The Dangers of Sodium
Why is it bad?
Sodium causes excess fluids to stay in your body, making your heart do more work than it should. Overworking the heart can result in high blood pressure and heart disease. The presence of excess fluid can also result in weight gain.
How much should I have?
While the average American consumes approximately 4000 to 5000 milligrams per day, the recommended daily allowance is much lower than that. The body only requires about 500 mg of sodium per day, and recommended daily allowance in the United States is 2400mg or less. The American Heart Association even encourages people to try to limit their salt intake to 1500mg per day, which measures out to about a teaspoon.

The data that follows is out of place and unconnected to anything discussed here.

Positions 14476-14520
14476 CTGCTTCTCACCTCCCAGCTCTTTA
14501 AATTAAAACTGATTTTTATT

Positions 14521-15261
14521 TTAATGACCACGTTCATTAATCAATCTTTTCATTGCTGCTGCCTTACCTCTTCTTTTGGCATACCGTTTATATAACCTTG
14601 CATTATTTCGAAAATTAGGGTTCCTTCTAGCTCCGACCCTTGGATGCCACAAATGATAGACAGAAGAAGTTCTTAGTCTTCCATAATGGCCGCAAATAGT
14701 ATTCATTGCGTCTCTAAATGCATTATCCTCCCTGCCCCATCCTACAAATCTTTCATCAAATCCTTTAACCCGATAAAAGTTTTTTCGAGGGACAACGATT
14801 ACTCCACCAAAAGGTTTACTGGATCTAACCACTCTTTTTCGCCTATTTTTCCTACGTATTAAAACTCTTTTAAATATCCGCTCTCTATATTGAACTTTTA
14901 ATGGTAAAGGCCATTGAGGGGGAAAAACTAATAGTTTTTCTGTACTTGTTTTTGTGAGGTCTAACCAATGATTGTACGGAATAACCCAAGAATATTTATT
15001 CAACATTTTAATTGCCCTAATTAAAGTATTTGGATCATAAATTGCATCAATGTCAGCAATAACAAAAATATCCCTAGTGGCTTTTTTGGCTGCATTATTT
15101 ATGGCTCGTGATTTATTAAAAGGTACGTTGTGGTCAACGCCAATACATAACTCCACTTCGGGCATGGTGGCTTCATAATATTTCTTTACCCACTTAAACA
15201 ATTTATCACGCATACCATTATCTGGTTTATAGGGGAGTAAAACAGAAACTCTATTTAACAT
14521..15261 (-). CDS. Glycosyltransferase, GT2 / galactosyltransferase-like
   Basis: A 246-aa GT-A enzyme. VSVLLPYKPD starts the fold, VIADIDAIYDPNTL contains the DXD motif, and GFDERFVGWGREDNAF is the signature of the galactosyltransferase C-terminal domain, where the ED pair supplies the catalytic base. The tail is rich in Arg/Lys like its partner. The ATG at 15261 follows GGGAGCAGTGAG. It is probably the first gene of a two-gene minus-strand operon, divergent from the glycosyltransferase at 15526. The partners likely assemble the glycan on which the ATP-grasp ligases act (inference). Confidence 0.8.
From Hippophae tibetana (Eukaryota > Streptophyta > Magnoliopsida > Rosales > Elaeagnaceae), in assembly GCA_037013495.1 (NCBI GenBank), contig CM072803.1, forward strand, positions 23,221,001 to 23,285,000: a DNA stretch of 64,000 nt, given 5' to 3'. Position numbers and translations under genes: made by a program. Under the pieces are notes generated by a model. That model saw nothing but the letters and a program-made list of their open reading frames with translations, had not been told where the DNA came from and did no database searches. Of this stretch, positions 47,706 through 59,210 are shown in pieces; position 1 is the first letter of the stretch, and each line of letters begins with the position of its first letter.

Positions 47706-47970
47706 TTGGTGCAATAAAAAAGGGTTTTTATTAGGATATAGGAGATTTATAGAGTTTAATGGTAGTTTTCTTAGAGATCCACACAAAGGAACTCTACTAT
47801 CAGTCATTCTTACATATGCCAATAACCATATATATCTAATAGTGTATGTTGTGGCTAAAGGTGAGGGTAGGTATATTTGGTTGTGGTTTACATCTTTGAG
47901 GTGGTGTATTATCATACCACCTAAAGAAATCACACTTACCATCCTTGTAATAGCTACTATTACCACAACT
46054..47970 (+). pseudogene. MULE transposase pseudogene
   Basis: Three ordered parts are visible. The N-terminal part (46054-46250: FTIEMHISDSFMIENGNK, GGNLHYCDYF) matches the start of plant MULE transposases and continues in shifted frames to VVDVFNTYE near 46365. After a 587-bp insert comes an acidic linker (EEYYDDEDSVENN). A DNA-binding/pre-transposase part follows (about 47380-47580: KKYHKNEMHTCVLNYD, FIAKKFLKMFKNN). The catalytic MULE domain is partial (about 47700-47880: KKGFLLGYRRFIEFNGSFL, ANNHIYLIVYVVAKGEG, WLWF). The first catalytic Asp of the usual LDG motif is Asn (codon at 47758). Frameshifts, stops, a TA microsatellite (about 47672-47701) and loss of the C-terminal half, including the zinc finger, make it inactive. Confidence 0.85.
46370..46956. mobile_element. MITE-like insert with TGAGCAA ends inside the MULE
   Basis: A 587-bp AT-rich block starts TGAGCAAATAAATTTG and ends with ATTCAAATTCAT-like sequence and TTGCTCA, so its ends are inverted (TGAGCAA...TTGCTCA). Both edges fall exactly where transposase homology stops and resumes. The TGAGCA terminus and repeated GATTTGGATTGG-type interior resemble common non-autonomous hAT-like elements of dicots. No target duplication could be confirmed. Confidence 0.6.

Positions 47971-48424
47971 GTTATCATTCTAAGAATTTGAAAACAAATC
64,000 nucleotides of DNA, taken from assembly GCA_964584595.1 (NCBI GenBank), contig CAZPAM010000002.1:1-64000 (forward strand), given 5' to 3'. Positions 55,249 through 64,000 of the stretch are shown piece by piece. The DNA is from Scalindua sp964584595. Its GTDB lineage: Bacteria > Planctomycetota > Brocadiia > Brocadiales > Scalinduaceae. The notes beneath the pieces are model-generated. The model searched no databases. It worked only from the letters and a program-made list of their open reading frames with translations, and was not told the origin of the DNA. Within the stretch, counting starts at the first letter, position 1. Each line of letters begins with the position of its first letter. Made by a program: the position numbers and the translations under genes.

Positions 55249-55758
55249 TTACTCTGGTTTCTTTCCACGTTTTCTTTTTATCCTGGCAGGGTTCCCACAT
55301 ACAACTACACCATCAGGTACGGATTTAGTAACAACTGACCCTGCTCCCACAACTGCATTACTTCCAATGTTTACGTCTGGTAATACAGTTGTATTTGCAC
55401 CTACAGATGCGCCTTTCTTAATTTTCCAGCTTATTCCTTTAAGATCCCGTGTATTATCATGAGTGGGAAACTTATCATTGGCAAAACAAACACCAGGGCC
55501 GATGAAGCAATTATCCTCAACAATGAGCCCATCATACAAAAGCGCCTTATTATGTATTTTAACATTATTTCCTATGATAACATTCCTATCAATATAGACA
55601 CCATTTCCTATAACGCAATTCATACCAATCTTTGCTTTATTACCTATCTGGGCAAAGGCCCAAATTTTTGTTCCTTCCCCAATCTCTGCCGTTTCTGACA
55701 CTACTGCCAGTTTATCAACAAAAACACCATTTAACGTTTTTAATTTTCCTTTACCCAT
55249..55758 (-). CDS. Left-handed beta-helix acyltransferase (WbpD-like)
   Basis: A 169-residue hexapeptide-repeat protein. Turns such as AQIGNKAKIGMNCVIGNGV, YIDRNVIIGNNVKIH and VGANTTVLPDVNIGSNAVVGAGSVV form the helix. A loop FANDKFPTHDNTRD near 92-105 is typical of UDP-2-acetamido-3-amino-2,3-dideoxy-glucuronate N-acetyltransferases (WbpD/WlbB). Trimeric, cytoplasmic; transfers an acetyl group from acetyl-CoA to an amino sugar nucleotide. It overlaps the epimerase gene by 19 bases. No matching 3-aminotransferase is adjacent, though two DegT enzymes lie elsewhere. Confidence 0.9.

Quick tips on how to cut down:
-Eat, then salt. Many people instinctively add salt to their food without even tasting it first. Make sure that if you’re adding salt to your meal, it actually needs it.
-Switch to pepper. It doesn't taste the same, but black pepper adds flavor and is much healthier than table salt. If you can’t stomach pepper, try other herbs and spices.
-Taste test. If your food tastes like salt, it is too salty. Eat something else!
-Eat at home. When you go to a restaurant, you never know exactly what is going into your food. Restaurant food, especially of the fast food variety, has notoriously high sodium levels. If you cook at home, you can control the ingredients and limit the amount of salt that goes into your meal.
-Skip the process. Packaged, processed foods often contain a great deal of salt, so avoiding them is advisable. If you choose to continue to eat these foods, always read the label to check how much salt the foods contain.
-Keep track. Make sure you know how much salt you're consuming each day. Estimating is tough, so read labels and avoid sodium whenever you can.